Does sparkling water actually hydrate you?

You've heard it time and time again: A healthy body is a hydrated body, and that comes by drinking plenty of water. Although it is possible to drink too much water, sometimes just getting your recommended daily water intake can seem like a daunting task. What's the fun of downing cup after cup of a flavorless liquid? Don't fret because we're about to turn that frown upside down by delivering some news that will turn up the dial on your water consumption: Sparkling water is actually just as hydrating as regular water.

Yes, that's right. Your beloved sparkling water, like the often mispronounced LaCroix, can actually help you reach your recommended water intake on a daily basis. How can a carbonated beverage help you stay hydrated, though? After all, carbonation can be found in beers, which is why you keep the glass tilted while pouring, and also comes in high-sugar sodas. Neither of those seem like they should be in the same category as sparkling water. Alas, they aren't. Sparkling water, though at times may contain added sugar, is just water and carbon dioxide gas (via Refinery 29).

Ron Maughan, a professor at the School of Medicine at St. Andrews University performed a study in 2016 and determined that on a hydration scale, both regular and sparkling water are created equal. When it comes to carbonation, he says, "There is very little gas in sparkling water. Most is dissipated when the bottle is opened, as it sits in the glass, or in the mouth as it is being consumed." By the time sparkling water reaches the small intestine your body can't tell the difference between that and regular water. Simply put, Maughan says it's important to drink water and if you can down a six-pack of sparkling water easier than one bottle of regular water, you're doing your body justice. "If they like what they're drinking and drink more, that will clearly affect the response," he says.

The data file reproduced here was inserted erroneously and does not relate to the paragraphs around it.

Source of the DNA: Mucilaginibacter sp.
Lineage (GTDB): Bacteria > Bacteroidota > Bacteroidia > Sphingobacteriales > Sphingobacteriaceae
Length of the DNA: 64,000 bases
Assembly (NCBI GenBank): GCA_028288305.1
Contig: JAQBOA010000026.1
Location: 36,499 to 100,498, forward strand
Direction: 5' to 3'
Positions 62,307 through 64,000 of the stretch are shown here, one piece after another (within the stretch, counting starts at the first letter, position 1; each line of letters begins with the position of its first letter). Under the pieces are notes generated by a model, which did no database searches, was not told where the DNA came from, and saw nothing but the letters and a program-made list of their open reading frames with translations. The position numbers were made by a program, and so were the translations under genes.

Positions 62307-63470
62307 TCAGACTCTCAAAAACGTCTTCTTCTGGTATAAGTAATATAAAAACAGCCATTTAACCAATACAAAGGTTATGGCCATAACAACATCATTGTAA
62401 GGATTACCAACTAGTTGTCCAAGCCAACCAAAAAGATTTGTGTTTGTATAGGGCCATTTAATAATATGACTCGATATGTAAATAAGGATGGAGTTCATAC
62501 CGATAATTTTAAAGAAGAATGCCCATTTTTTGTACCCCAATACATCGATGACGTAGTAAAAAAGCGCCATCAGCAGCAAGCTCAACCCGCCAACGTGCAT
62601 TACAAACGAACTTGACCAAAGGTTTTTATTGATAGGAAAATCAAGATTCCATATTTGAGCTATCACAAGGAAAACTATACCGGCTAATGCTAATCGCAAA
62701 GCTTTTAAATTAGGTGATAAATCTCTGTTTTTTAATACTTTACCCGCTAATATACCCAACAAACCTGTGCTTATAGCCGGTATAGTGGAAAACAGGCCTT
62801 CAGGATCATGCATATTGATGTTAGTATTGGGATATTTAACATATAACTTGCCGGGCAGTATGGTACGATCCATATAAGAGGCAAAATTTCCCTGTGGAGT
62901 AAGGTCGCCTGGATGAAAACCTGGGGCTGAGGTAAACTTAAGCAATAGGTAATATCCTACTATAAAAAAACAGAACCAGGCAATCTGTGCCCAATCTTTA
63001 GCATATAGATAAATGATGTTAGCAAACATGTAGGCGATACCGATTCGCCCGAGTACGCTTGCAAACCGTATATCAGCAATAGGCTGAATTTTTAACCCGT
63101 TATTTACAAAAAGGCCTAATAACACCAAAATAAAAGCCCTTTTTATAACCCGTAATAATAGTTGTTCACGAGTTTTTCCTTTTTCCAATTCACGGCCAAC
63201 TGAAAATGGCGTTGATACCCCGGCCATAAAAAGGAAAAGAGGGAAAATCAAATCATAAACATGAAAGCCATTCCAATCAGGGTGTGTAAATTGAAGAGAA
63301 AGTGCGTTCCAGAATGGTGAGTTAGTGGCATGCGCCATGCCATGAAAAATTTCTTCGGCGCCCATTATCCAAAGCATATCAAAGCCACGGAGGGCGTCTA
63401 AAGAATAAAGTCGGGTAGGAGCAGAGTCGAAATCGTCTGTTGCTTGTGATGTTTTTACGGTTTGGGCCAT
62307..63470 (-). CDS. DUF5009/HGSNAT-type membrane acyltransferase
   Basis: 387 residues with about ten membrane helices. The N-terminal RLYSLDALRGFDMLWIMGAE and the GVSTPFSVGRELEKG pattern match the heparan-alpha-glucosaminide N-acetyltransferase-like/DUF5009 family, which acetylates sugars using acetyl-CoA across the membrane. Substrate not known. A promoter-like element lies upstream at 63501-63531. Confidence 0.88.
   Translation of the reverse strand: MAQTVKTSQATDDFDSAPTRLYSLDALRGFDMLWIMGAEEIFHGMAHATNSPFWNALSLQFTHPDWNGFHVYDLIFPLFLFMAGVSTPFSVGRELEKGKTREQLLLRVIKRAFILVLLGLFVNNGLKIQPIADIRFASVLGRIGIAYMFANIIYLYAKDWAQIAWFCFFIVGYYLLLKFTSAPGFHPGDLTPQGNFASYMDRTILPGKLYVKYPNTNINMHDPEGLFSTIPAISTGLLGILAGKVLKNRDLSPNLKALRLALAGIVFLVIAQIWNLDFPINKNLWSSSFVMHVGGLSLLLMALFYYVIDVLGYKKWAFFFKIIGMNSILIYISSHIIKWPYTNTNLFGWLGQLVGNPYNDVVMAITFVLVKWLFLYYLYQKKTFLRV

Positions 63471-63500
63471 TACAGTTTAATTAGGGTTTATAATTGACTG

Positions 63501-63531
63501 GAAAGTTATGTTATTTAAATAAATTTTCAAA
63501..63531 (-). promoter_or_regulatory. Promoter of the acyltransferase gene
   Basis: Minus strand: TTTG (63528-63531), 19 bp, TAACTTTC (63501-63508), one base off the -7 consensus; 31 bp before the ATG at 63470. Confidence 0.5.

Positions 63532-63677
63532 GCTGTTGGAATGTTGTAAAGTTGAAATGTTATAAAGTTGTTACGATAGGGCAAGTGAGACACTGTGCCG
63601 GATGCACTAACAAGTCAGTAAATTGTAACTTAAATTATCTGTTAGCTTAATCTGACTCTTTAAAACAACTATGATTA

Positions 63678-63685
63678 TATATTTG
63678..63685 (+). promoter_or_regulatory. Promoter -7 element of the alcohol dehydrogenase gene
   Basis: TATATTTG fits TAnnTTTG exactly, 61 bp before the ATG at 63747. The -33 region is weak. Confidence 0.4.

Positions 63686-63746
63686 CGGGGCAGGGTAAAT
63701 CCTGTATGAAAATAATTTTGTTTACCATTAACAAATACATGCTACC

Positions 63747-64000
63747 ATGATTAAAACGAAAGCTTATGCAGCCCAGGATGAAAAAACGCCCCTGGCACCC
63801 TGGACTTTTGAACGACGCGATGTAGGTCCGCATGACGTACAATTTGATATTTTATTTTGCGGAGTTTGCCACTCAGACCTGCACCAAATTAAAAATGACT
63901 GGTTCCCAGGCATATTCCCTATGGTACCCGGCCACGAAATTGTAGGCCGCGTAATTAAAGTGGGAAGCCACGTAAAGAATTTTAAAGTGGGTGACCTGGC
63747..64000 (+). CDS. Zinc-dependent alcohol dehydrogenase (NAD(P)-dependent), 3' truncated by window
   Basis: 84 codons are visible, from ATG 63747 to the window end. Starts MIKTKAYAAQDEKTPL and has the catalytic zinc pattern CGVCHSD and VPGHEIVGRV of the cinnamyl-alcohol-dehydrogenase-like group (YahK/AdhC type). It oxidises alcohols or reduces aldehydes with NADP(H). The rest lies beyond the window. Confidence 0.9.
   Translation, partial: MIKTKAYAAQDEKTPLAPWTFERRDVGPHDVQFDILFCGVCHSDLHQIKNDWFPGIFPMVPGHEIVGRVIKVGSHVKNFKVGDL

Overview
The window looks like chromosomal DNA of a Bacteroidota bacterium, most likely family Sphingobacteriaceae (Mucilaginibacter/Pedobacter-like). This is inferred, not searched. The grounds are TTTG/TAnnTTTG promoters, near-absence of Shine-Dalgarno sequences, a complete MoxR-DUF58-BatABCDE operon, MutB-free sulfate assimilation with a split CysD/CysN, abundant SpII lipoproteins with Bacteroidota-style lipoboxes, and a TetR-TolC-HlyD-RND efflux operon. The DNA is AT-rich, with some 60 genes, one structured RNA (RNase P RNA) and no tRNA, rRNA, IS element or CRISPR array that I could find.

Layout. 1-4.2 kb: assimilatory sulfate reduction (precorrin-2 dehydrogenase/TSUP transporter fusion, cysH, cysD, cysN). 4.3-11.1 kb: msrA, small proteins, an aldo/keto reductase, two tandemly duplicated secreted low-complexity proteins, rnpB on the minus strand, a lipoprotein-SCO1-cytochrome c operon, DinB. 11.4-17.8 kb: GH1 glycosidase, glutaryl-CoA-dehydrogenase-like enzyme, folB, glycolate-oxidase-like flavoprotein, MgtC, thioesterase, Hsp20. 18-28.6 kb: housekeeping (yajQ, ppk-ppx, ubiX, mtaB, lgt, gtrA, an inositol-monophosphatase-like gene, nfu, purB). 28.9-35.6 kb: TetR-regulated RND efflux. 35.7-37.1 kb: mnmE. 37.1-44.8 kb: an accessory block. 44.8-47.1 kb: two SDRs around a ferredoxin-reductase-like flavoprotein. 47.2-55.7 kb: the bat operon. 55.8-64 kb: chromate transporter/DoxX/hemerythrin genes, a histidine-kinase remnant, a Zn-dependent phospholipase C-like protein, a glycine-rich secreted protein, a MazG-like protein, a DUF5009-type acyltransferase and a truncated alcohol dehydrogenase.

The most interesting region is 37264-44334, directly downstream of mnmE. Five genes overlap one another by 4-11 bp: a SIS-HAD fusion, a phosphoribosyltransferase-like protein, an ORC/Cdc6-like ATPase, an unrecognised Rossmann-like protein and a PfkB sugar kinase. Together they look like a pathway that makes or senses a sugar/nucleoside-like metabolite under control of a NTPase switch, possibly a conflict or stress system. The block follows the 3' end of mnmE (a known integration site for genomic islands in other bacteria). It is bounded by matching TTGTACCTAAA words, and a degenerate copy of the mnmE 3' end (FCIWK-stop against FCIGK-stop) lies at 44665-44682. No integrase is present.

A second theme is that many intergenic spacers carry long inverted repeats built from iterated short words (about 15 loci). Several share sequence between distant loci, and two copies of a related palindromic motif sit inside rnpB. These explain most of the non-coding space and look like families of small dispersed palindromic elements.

Even though you can now scientifically explain how your sparkling water obsession does in fact keep you hydrated and isn't just a result of a genius marketing gimmick, it is important to note that sparkling water is not always the best choice. Registered dietitian Melissa Majumdar says athletes should steer clear of carbonated beverage during workouts. "During exercise, flat or still water is best," she says. Carbonation can cause bloating and a sensation of being full, which may not allow for the right amount of hydration needed during a hard workout (via CNN).

There you have it. If you're not a fan of the plain stuff and would like to steer clear of lemons in your water for obvious reasons, sparkling water can serve as a great alternative. Heck, sparkling water may even help kick your soda habit while keeping you hydrated at the same time — a change that will shock your body for the better. Raise your can of sparkling water and cheers to a life-altering and hydrating revelation.